Being Hanged, Drawn, And Quartered
First recorded in England during the 13th century, this unusually extreme — even for the time — mode of execution was made the statutory punishment for treason in 1351. Though it was intended to be an act of such barbarous severity that no one would ever risk committing a treasonous act, there were nevertheless plenty of recipients over the next 500 years.
The process of being hanged, drawn and quartered began with the victim being dragged to the site of execution while strapped to a wooden panel, which was in turn tied to a horse.
They would then experience a slow hanging, in which, rather than being dropped to the traditional quick death of a broken neck, they would instead be left to choke horribly as the rope tore up the skin of their throat, their body weight dragging them downwards.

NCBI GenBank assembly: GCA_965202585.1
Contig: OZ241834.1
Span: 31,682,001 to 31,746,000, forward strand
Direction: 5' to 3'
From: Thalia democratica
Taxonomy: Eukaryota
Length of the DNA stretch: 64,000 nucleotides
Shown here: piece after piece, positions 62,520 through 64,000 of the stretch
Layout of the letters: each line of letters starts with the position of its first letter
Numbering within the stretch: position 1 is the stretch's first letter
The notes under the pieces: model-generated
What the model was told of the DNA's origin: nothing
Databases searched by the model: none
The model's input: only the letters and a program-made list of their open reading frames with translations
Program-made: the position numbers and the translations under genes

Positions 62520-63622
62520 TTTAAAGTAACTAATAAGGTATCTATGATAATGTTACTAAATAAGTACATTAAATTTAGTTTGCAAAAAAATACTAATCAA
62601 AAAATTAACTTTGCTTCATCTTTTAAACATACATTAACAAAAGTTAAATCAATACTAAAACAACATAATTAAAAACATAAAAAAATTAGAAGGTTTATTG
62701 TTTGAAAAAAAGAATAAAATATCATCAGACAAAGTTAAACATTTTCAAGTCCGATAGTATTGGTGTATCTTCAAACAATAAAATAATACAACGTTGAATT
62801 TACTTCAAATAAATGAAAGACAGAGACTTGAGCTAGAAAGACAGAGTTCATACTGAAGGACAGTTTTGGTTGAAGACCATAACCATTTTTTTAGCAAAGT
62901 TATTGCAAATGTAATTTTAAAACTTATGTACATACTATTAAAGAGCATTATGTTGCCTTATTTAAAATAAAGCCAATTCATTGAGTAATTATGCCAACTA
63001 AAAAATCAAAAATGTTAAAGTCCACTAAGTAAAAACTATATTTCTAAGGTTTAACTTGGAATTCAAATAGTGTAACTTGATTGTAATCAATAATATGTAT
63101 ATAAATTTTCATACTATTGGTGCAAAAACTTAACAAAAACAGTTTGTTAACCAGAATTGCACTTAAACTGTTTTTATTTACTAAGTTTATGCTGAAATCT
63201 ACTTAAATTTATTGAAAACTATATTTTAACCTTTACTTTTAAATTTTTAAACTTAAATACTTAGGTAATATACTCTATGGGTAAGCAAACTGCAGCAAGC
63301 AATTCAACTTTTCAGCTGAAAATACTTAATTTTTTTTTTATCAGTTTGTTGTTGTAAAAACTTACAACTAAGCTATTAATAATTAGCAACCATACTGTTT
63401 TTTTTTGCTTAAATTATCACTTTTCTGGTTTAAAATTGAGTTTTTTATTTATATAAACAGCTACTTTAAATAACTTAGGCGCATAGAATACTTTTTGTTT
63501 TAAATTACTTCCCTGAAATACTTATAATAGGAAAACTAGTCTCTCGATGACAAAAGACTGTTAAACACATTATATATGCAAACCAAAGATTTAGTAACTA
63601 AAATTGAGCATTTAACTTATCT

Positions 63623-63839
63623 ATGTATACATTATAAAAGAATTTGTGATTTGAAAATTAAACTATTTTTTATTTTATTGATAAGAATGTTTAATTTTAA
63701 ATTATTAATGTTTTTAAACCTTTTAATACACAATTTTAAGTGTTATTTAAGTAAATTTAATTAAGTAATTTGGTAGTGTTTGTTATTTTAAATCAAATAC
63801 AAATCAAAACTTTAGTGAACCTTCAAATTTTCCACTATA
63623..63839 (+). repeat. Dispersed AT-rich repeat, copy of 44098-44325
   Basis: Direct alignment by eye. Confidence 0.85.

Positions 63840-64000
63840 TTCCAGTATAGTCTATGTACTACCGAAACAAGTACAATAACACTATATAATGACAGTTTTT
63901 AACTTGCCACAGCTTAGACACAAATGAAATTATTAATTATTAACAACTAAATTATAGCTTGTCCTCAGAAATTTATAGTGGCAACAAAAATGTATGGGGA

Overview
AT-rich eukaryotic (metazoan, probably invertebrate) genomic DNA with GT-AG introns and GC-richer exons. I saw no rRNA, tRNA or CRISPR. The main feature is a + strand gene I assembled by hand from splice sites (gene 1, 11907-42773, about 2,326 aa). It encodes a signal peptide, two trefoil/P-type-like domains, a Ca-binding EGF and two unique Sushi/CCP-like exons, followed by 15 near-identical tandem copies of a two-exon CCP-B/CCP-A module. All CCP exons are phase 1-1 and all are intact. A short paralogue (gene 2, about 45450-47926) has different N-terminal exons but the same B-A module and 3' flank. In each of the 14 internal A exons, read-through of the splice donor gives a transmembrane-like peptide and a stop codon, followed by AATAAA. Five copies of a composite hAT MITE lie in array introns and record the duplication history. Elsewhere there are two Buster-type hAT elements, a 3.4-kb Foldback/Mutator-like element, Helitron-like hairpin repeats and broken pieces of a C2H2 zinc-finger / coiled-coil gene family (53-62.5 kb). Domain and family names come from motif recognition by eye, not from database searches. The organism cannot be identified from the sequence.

Some had the good fortune to die at this stage, including infamous Gunpowder Plot conspirator Guy Fawkes, who ensured a faster death by leaping from the gallows.
Once half strangled, the drawing would begin. The victim would be strapped down and then slowly disemboweled, their stomachs sliced open and their intestines and other major organs hacked apart and pulled — “drawn” — from the body.
The genitals would often be mutilated and ripped from between their legs. Those unlucky enough to still be alive at this point might witness their organs burned in front of them, before they were finally decapitated.
Once death had finally claimed them, the recipient’s body would be carved into four pieces — or “quartered” — and the parts sent to prominent areas of the country as a warning to others.
The head would often be taken to the infamous Tower of London, where it would be impaled on a spike and placed on the walls, “for the mockery of London.”